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Old 04-18-2007, 04:31 PM   #11
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Compare the front cap with mine (in my signature).
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Old 04-18-2007, 07:25 PM   #12
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does having such a short wheelbase compared to the overall length cause stability issues? Seems like that thing would have, what the hell is the term I'm thinking of? a high moment of inertia or some such physics type crap. What it basically means is, once this baby starts pirouetting, it don't wanna stop. It probably wouldn't do to well on a road course.
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Old 04-18-2007, 08:41 PM   #13
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Quit scaring The Wanderer, Pete!

But you bring up a good point about road racing. The short wheelbase could actually do
better at Sears Point than a longer bus -- but a bus doesn't belong there.

(Warning. Elliot is getting ready to preach again.)

You know all these SUVs that tip over these days? And the critics say they are too tall and unstable.
Well, there is nothing wrong with them. They are what they are. There is something wrong
with the way many people drive them -- like they were sports cars! This applies even
more to larger vehicles.

Wanderer, I suggest you make a habit of paying attention to that rear overhang.
The biggest risk is probably when you pull away from the fuel pump.

(Lecture over.)
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Old 04-18-2007, 09:00 PM   #14
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It isn't any taller, it is just mounted a little bit higher to allow the use of trasit style windows. I often use a transshuttle (tc1000) and it has the same thing just mounted higher. Now since the one I often use is a tc1000 it has the 19.5 rims instead of 22.5.

I will also say that one is very stable around corners. Going around a highway clover leaf I have gone 35 mph without the bus leaning, but of coarse anything that isn't tied down tends to move to the one side of the bus. I do take the corners faster in the tc1000 as to my f250. It is the wider axle on the bus that makes it more stable. Now since it is so short there isn't much weight in the back so in snow it didn't do too well until we got the bright idea to bolt a 500+ pound block of concrete between the frame rails behind the rear axle.

by the way for those instested. The little tc1000 also has 3.54 rear end gears with a at545 and will cruise 70mph at 2750rpms and doesn't have much trouble getting going. But it is also a 1998.5 model ISB 5.9 cummins with a powerpuck installed for a little extra kick.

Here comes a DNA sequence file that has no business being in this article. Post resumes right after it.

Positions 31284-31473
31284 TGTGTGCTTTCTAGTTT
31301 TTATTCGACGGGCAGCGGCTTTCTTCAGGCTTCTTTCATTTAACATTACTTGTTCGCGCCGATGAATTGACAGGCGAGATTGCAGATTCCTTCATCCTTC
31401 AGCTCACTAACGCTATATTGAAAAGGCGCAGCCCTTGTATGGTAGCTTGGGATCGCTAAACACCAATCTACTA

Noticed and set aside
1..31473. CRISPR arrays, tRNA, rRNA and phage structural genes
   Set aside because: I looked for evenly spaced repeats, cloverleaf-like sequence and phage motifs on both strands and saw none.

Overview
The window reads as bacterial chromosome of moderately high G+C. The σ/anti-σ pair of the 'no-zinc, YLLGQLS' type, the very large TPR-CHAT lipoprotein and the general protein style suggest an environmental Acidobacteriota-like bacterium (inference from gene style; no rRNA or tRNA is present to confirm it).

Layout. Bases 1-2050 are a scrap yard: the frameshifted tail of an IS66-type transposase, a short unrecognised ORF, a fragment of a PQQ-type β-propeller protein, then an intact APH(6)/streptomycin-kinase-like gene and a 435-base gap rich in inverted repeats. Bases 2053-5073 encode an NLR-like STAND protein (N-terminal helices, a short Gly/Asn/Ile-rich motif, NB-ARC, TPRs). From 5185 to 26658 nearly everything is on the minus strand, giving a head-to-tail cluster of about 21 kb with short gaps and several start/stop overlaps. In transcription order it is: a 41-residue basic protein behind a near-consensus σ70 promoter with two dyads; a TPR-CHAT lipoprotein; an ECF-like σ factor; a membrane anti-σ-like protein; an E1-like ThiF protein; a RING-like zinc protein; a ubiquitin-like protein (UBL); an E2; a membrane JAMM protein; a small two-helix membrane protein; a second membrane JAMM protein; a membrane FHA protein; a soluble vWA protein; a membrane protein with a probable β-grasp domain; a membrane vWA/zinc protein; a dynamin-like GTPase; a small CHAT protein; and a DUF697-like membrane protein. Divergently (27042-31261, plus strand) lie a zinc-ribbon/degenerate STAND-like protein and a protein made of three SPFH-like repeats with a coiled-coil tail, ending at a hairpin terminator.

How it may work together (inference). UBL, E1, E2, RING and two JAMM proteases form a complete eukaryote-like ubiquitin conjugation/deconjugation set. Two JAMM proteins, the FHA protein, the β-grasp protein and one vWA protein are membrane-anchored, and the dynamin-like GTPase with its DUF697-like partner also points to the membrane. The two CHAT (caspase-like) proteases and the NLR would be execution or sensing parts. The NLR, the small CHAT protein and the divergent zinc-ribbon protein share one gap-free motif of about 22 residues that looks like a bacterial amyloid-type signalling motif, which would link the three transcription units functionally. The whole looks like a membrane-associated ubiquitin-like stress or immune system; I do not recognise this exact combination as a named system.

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Old 04-18-2007, 09:00 PM   #15
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One need only spend a few minutes in my molested Toyota to understand that the driving dynamics of certain vehicles varies greatly from an F1 car.
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Old 04-18-2007, 10:42 PM   #16
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Old 04-18-2007, 11:32 PM   #17
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good pic, there does seem to be a slight difference. i'll have to investigate that after i pick it up.

i actually like the tail swing. since a 32ft. trailer will be strapped to this thing alot of thing time, it'll help alot making turns.

the only thing i am concerned about is the see saw effect with a shorter wheelbase, but the current owner assures me it rides pretty well with the air ride seat.

i picked up a new thertford toilet today on the cheap.
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Old 04-19-2007, 12:00 AM   #18
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In trucking, having the attachment point for a trailer way out back like that is known as
"stinger steering". Logging trucks, who travel on tightly winding mountain roads, use
this arrangement a lot.

One time, I was going east on SR 20 towards Fort Bragg with a load of groceries, when
a logger came the other way in a sharp turn. Yiiikes, that was close! Afterwards, I
found a chunk of bark stuck to the outer edge of my mirror.

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Old 04-19-2007, 04:02 AM   #19
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Quote:
One time, I was going east on SR 20 towards Fort Bragg
small world. i'm in raleigh, nc. how long did you live here?
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Old 04-19-2007, 10:39 AM   #20
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I think he means Ft Bragg, California. It's on the coast (left) about 150 miles north of nutbagville (San Francisco).
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